Extend PUA: Protect the Most Vulnerable Americans

On Monday, the Trump administration instituted a freeze on temporary work visas and extended the ban on green cards issued outside the United States until 2021. The ban applies to new applications for H-1B visas, which allow companies to hire tech and other skilled workers, and H-2B visas for nonagricultural seasonal workers.  It also bans L-1 visas, which are used by multinational corporations to relocate managerial staff from a location abroad to the U.S.  The ban also affects J-1 visas used for work-and-study-based exchange programs. 

The administration believes these bans will help spur recovery by opening up jobs for teenagers (16-19), who in May had an unemployment rate of 29.9%, and for younger Americans (20-24), who in May had an unemployment rate of 23.2%.  Whether this holds true will depend on how safe workers feel about returning to work.  A report by the Economic Policy Institute suggests hazard pay may not be a sufficient incentive to entice Black and Hispanic workers to return to their jobs.  

In conversations this week with reporters, I supported extending the $600 per week Pandemic Unemployment Assistance (PUA) and suggested expanding it to provide benefits to workers who feel unsafe returning to work.  I am skeptical about the $450 back-to-work bonus, as it would force workers to choose between life and livelihood.  It would behoove policymakers to craft policies that protect the most vulnerable Americans, not policies that make Americans more vulnerable.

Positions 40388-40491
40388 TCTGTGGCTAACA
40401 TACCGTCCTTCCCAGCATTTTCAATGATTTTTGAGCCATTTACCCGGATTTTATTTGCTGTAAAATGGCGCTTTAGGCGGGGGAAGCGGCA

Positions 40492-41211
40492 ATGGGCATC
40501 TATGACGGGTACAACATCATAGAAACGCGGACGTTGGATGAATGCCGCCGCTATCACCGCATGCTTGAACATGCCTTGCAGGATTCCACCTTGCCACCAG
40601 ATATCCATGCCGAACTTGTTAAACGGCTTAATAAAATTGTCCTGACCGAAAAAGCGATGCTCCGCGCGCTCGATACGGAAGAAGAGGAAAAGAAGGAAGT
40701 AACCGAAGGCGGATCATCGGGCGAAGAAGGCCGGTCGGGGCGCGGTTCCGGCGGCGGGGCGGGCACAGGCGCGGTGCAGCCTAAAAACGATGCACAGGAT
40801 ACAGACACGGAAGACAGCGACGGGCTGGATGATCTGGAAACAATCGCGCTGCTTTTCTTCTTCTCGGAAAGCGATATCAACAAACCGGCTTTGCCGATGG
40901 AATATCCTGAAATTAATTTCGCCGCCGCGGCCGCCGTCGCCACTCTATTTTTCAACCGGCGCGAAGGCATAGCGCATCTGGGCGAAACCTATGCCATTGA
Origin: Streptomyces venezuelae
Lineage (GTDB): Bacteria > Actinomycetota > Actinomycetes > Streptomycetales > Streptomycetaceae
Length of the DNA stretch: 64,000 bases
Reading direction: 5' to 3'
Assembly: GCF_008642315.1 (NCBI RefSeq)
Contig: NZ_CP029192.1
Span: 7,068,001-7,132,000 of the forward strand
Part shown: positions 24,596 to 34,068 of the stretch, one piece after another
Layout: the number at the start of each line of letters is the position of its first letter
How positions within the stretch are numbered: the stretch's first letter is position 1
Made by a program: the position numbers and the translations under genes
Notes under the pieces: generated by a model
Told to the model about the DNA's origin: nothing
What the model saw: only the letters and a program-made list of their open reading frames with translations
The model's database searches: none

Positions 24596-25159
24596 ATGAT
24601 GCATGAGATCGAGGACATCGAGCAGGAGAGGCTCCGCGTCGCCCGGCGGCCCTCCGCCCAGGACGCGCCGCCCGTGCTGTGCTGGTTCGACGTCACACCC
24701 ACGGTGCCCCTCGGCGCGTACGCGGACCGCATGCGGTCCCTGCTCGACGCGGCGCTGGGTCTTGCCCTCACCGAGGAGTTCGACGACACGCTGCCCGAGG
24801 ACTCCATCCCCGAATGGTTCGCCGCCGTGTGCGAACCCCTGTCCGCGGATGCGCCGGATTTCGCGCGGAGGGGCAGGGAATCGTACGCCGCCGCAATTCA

Speaking of vulnerable populations, the ban on H-2B visas has an exemption for
food processing workers and healthcare workers involved in fighting coronavirus,  but they may face greater scrutiny of their applications.  Healthcare professionals and food processing workers have been at the center of COVID-19 outbreaks. Immigrants and refugees constitute 37% of all workers in the meat processing industry.
The Trump administration’s decision to further restrict immigration into the United States came days after “World Refugee Day.”  Below is our blog, “Refugee Resettlement Amidst COVID-19,” which discusses the implications of immigration restriction for women.
Be well,